The Emmy-nominated Rifkin is much better here than he was in “L.A. Confidential” (click here for my review) – and that’s good because he was so solid and effective in that award-winning film. His disappointment simply oozes out of him until Ribisi gets the stock trading job and quickly morphs into pride. He hits bottom after Ribisi’s arrest – but the scene between the two of them in the feds’ office is simply marvelous. Rifkin has also been in “The Negotiator” and on TV’s “Law & Order: Special Victims Unit.”
Diesel is in his fourth film here and it is a solid follow-up to his great work in “Saving Private Ryan.” He tries to come across as a business wolf in human form, but shows compassion and humanity that makes him closer to Ribisi than his competing sharks in the office. Diesel is smooth on screen and conveys his part perfectly. He has been the anchor in the “Fast and Furious” franchise.
Ben Affleck has the most curious role in the film. He plays company co-founder “Jim Young” and just has scenes where he verbally beats up on people – first as the rookies come in and later to whip them to greater profits. However, unlike the other co-founder, Affleck pops in an out of the film without much set-up. He looks here with his verbal barbs like he failed a screen test for “Glengarry Glen Ross.” Affleck has also been in “Smokin’ Aces” and was actually wonderful in “Dogma” with his friend Matt Damon (click here for my review).
Four other characters are worth mentioning:
- Nia Long is the female lead here (there’s no other with any appreciable screen time in this guy-fest) and she does a good job as “Abbie Halpert,” who is the firm’s secretary. It’s a bigger part than I expected from the character and she makes the most of every second. She has also been in “Big Momma’s House” and was in “The Single Mom’s Club” last year.
- I’m less enthralled with the work of Katt, but maybe it’s because his character is unlikable. He is competent, especially with the coldness and rage he carries. He has also been “Sin City” and “School of Rock.”
- Along with Ribisi, Tom Everett Scott is an alumnus (and headliner) from “That Thing You Do!” Scott as “Michael Brantley” is the co-founder and the primary owner of the firm. He’s smooth, but the character wasn’t given any chance of development, so he’s pretty much window dressing here. Scott was also in “An American Werewolf in Paris” and “Dead Man on Campus.”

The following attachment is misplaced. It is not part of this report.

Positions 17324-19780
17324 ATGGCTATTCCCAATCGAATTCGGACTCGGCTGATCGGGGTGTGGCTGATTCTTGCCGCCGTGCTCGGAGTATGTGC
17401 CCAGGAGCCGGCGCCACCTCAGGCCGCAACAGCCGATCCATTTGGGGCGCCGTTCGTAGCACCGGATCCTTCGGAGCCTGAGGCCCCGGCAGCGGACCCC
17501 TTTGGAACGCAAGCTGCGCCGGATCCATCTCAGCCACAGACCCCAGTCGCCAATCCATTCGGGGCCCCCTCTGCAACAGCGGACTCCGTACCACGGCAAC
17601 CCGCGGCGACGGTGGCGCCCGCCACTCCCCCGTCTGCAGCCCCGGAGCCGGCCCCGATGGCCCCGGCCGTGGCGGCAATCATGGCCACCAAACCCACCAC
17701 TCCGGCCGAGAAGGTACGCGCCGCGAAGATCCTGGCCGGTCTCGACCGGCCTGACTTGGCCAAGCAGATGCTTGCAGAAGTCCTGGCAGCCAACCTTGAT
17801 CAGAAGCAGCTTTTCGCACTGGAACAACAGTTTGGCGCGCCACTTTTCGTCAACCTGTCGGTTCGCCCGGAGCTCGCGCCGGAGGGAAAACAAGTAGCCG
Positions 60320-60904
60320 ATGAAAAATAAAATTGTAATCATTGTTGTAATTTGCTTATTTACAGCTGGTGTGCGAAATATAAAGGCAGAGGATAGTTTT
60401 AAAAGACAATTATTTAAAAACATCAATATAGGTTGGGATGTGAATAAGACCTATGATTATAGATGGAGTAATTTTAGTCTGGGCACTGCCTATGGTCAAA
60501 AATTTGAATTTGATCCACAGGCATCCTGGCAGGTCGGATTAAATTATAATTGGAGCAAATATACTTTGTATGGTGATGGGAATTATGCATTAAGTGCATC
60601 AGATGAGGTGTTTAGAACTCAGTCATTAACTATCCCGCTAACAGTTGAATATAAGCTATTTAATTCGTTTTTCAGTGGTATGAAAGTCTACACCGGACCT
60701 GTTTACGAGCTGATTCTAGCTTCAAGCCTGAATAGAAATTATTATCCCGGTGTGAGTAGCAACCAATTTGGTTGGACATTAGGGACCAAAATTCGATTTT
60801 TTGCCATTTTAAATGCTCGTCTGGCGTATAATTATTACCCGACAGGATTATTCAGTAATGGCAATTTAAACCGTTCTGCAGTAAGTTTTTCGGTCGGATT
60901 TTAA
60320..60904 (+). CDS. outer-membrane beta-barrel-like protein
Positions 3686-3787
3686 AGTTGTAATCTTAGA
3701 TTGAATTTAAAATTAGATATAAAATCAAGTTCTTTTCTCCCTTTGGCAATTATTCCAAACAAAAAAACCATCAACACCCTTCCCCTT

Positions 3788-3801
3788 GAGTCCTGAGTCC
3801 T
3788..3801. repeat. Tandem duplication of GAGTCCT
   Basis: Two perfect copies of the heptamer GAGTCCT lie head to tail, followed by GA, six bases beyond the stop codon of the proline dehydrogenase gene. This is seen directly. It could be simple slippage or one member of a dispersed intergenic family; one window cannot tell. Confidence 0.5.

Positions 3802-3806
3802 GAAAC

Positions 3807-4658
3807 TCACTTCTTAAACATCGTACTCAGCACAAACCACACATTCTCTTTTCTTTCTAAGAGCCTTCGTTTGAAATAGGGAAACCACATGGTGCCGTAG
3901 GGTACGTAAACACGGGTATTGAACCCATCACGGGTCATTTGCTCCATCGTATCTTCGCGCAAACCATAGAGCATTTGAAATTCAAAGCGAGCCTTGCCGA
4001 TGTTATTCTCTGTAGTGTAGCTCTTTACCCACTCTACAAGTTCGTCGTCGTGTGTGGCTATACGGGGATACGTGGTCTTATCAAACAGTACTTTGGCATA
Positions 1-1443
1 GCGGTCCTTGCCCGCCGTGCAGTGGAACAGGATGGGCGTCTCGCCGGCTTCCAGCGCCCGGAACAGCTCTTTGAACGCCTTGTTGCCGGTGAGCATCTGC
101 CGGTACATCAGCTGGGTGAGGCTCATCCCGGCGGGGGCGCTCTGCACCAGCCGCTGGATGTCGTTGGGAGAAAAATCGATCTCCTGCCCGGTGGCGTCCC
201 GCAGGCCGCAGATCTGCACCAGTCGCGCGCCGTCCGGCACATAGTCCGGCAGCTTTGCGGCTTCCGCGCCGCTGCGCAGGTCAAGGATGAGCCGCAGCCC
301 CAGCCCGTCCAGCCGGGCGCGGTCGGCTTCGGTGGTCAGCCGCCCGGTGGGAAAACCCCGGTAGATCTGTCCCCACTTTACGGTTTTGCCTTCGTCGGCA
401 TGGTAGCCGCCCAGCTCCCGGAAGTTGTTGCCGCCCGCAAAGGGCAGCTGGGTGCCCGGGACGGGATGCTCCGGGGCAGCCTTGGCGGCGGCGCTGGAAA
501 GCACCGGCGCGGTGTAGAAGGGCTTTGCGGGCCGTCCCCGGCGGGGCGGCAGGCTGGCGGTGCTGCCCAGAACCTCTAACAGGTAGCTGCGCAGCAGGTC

- I’m always amused when a micro man such as Scott (5-foot-5) Caan is cast as a brawling tough guy. He doesn’t shine here as “Richie O’Flaherty” and combs his hair up for the scenes he does standing to look taller. He’s also been in the “Ocean’s” franchise (click here for my review of “Thirteen”) and on TV’s reprise of “Hawaii Five-O.”
The language in “Boiler Room” makes it a top-125 contender in the f-bomb derby (it has 153 and is tied with “Bad Boys II” down near the bottom of that list), but nowhere near Martin Scorsese’s “The Wolf of Wall Street,” which is No. 3 all time with 569 uses of the “f—“ word.
“Boiler Room” might have sold stocks on screen, but it didn’t sell many tickets at theaters. It was the No. 107 film of 2000 with $16.9 million in sales, according to Box Office Mojo, and, worldwide, it made $28.7 million on a $7 million budget. The No. 1 film of the year was “How the Grinch Stole Christmas” ($260 million), followed by Tom Hanks in “Cast Away” ($233.6 million). From 2000, I also reviewed the dark, disturbing “Panic” (unranked because it was first released on HBO – click here for my review) and the holiday winner “The Family Man” (No. 30 with $75.7 million – click here for my review).
Assorted film notes (via IMDb.com):
- The alternate ending to “Boiler Room” (available on the film’s DVD) has one of the clients going to the company office with a gun to extract revenge.
- Directly from IMDb.com: “Ratner’s, the famous Lower East Side restaurant Seth and his family eat dinner in, is also a restaurant that Gene Hackman and Roy Scheider stake out in The French Connection (1971).” I just reviewed “The French Connection” – click here to read it.
© Chuck Curry and A Gator in Naples, 2015.